Futures in digital-material design: anticipatory modes in the digital-materiality of Sonar Music and Technology Festival.
In June 2017 three members of the D-Futures research team – Sarah Pink, Elisenda Ardevol and Debora Lanzeni – ran the Digital Ethnography in Practice Summer School. Held in Barcelona, the summer school was a collaboration between the Digital Ethnography Research Centre at RMIT (Melbourne and Barcelona) and Mediaccions research group at UOC (Barcelona). The summer school partnered with Sonar Music and Technology Festival, to undertake an intensive team ethnography at Sonar with about 20 researchers working in the festival at any one time.
The festival was an ideal opportunity to undertake D-Futures research, with its electronic music and the market lab packed with new and emerging technologies being exhibited and used. A significant element of the festival from a research perspective was how our we experienced Sonar through what we have elsewhere called the ‘digital materiality’ (Pink, Ardevol and Lanzeni 2016) of the environments, experiences and activities through which we live out our lives. Digital materiality refers to how we were in, part of and participating in constituting an environment within which the digital and material were part of the same processes and could not actually be separated out into being different ‘things’. At Sonar this was manifested in multiple ways, many of which were covered in the work of the summer school participants and will be reported on elsewhere. Examples from our own experiences include how the design of the festival immersed us in digital materiality: people navigated through its digital materiality while ‘in’ the event using devices and apps; the sonar wrist-bands that we wore for the duration of the festival were technologies digitally charged with sonar money, so to pay for food and drinks we just had the cards on our wrists scanned, emphasising how digital materiality is a corporeal as well as social experience.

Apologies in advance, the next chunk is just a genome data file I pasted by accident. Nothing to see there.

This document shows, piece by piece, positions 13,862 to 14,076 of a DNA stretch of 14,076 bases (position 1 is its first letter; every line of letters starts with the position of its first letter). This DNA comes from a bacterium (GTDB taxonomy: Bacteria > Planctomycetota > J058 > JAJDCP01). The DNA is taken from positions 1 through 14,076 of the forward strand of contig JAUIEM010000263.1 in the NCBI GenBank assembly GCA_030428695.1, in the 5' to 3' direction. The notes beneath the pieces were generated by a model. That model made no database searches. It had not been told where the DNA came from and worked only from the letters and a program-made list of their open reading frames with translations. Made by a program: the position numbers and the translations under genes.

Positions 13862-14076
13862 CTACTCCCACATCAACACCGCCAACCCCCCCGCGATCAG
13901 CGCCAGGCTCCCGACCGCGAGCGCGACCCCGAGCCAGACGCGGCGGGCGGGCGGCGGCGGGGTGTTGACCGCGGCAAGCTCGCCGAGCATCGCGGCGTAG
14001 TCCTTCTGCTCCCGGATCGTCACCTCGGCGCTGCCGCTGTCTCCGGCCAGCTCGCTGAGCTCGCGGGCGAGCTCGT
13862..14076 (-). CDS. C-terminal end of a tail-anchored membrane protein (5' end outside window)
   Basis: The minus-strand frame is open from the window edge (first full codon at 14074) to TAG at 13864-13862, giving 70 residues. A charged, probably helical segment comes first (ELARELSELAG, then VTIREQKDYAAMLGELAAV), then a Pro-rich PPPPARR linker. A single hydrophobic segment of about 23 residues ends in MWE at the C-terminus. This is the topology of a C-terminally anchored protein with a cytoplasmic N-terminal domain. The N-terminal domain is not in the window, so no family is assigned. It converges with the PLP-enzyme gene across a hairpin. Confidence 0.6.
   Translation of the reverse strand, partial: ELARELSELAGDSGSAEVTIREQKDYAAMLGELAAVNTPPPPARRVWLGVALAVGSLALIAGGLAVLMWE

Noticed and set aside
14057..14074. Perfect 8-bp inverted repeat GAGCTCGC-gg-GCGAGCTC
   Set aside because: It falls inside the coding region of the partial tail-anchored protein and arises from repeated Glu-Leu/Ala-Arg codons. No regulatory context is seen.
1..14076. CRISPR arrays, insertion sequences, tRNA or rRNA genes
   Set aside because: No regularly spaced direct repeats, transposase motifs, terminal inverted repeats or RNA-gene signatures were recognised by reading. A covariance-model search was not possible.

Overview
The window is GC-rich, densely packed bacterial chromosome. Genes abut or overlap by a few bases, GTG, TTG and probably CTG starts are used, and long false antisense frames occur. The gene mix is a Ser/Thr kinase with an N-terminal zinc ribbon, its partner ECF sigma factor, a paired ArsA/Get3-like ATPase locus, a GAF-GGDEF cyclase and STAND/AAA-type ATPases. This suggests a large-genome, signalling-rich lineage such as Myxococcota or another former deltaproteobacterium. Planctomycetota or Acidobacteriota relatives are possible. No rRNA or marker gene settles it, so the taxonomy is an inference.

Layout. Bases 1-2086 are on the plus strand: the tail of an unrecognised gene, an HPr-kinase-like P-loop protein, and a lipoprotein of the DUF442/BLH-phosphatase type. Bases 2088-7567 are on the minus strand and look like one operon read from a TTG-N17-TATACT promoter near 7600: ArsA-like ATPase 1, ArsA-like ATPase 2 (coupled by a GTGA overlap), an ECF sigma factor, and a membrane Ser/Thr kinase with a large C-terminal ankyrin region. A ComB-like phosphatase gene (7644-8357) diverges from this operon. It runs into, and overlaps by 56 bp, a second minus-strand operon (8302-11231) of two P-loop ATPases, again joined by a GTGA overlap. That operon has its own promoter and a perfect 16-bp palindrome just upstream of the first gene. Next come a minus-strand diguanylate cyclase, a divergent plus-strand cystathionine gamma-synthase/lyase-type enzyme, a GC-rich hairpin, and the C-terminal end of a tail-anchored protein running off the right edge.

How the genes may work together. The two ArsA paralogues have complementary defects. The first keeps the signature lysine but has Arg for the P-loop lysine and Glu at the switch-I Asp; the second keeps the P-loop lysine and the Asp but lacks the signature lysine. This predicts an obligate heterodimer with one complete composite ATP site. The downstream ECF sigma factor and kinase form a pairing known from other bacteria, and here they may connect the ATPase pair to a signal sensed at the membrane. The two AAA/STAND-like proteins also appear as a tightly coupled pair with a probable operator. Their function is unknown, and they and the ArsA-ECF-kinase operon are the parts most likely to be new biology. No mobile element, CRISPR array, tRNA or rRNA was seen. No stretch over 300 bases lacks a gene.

Therefore being in Sonar was an experience of moving through a digital-material design in the present, but with in this process ongoingly moving on into our immediate futures as we participated in the festival. This brings to the fore a series of significant reflections about the anticipatory modes that are implicated in the ways we live in and move forward through digital materiality and how these forms of anticipation are also now inseparable from an environment where the digital and material are part of the same thing. For instance to be able to eat and drink we had to account for the technologies on our wrists, meaning that we had to learn how to order our actions so that we had sonar money on our bodies at the right moments of the day. This meant learning new forms of embodied anticipation and human activity ‘on the fly’. Such simple examples from autoethnographic experience demonstrate how new and emerging technologies become part of the ways that we organise the experiences and logistics of everyday activity. D-Futures are not about a distant future that can be predicted or pre-empted. Rather we can usefully understand an aspect of our D-Futures as being embedded within the everyday actions that unfold as we move through the environments in which we continually come to know and improvise in anew. As we live in and through digital material design we participate in making our digital futures in ways that are appropriate to and continuous with the lives we are already (and actually) living.